I cannot stop thinking about Gone Girl. I’m not going to lie, I didn’t read the book, but I think that only added to the experience. The movie is brilliant, David Fincher has once again proved himself an exceptional director, the acting is truthful and subtle, and the cinematography is absolutely beautiful. I could go on and on about Affleck’s intriguing performance, Ren Klyce's exceptional sound design, or the pacing, which kept me glued to the screen, but I’m not going to do that. I just really need to put my thoughts down on paper. This movie made me feel emotionally exhausted. That is a good thing. I like being challenged. I don’t like art for arts sake. I like art that makes you think and in my books, Gone Girl is a true work of art.
Gone Girl is the story of Nick Dunne and his wife, Amy, who live in a mundane town in Missouri. On their fifth wedding anniversary Nick comes home to find that Amy has disappeared. An investigation into Amy’s disappearance is conducted and Nick, her husband, is seen in the eye of the public as the prime suspect. There is no evidence to suggest that Nick guilty, except for the fact that he acts unsympathetically and indifferently after Amy’s disappearance, leading news reporters to go as far as calling him a psychopath. That’s as far as I will go plot-wise, but I will say that the screenplay for Gone Girl was also written by the book's author, Gillian Flynn, which lends itself to a brilliantly written thriller that will keep you captivated throughout the film.
Things aren’t what they seem in Gone Girl, and the same can be said for the world we live in. David Fincher’s movies often serve as a satire of modern life and ideas but Gone Girl touches on themes that are so universal that its hard to leave the theater without looking inwards at our lives and realizing that things really aren’t what they seem. We like to believe that we know the truth. We like to believe that we know the people whom we are close to. We like to believe that we know our own identity. The reality is, what we’d like to believe isn’t always true. The media skews the truth, people skew the truth, and we skew the truth. We present and package ourselves to the world in a manner in which we don’t remain true to ourselves. Society has taught us that when we are true to ourselves we are judged therefore skewing the truth and putting forth a more “presentable” version of ourselves is often much easier and bearable. The plot of Gone Girl isn’t driven by truth but by the perception of truth. David Fincher’s presentation of the story is unbiased and the audience is allowed to derive their own meaning, their version of the truth, from what is presented to them. What is deeply haunting is that we do this everyday. Everyday, each and everyone of us creates our own version of the truth. What is truth when everyone creates their own? In Gone Girl truth is meaningless. Truth is nothing but a concept that only exists in an ideal world; a world in which we unfortunately do not live in either.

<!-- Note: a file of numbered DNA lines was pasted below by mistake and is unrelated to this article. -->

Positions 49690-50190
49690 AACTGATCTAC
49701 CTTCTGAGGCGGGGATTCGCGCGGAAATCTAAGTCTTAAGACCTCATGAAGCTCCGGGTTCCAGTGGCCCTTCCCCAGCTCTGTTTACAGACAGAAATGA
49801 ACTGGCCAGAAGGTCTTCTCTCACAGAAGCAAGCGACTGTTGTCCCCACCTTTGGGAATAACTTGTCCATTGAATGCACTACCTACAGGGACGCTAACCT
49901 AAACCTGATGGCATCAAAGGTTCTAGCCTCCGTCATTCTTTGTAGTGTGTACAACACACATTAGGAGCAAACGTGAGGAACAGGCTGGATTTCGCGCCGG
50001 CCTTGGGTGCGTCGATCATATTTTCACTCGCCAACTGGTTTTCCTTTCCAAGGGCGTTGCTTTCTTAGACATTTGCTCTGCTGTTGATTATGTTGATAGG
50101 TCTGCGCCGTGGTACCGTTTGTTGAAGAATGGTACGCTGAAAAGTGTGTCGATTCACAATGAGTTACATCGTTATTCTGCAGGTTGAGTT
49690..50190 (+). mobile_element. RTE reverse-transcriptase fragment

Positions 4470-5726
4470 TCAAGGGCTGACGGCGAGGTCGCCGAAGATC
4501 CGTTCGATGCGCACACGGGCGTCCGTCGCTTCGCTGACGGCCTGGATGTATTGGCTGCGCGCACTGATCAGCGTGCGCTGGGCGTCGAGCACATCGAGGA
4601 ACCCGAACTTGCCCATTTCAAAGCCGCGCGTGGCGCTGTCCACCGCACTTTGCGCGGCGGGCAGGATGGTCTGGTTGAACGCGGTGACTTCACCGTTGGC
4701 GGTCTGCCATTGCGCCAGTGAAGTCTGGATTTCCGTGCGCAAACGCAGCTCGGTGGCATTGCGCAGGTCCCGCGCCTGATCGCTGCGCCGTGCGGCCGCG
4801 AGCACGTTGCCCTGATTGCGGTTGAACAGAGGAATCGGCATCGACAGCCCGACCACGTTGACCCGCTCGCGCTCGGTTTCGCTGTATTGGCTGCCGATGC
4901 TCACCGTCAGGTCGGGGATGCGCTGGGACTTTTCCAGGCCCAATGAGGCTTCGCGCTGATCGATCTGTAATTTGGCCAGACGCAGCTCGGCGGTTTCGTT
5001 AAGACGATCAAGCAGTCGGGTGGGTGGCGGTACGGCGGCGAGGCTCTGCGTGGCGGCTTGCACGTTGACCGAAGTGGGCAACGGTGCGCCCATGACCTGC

Of course I couldn’t talk about Gone Girl and overlook the fact that the score was written by Trent Reznor and Atticus Ross. Although I was already a fan of Trent and Atticus’ work long before the release of Gone Girl I knew this time around would be different. Unfortunately I did not watch either The Social Network or The Girl With The Dragon Tattoo at the theater so this was the first time for me that I was able to hear one of their scores come alive on the big screen. I believe that the score itself is a work of art. The instrumentation will sound familiar at times to fans of their music but the soundtrack is a step in a new direction for Trent and Atticus. The rhythmical nature of The Way He Looks at Me is captivating and complements the action masterfully, the ambient tracks like Appearances calms and soothes, while the fragile melodies of songs like Technically, Missing are a perfect portrayal of the chilling nature of the film. I applaud Reznor and Ross for once again creating a soundtrack that not only perfectly complements the movie, but that can also stand on its own merit as a beautiful collection of expertly composed tracks. This might not seem like a big deal to you guys, but in my opinion Gone Girl’s soundtrack is far superior to Reznor and Ross’ work The Social Network, which up until yesterday night was my favorite soundtrack of all time.
Gone Girl is a haunting and chilling movie that will likely cause you to rethink the role that truth plays in modern society and in your personal life. If you have read the book, I’m sure you’ll love the movie, but if you haven’t, you’re in for an experience! Gone Girl is one of the best movies I have ever watched and David Fincher has justified his title of Leo’s favorite director once again.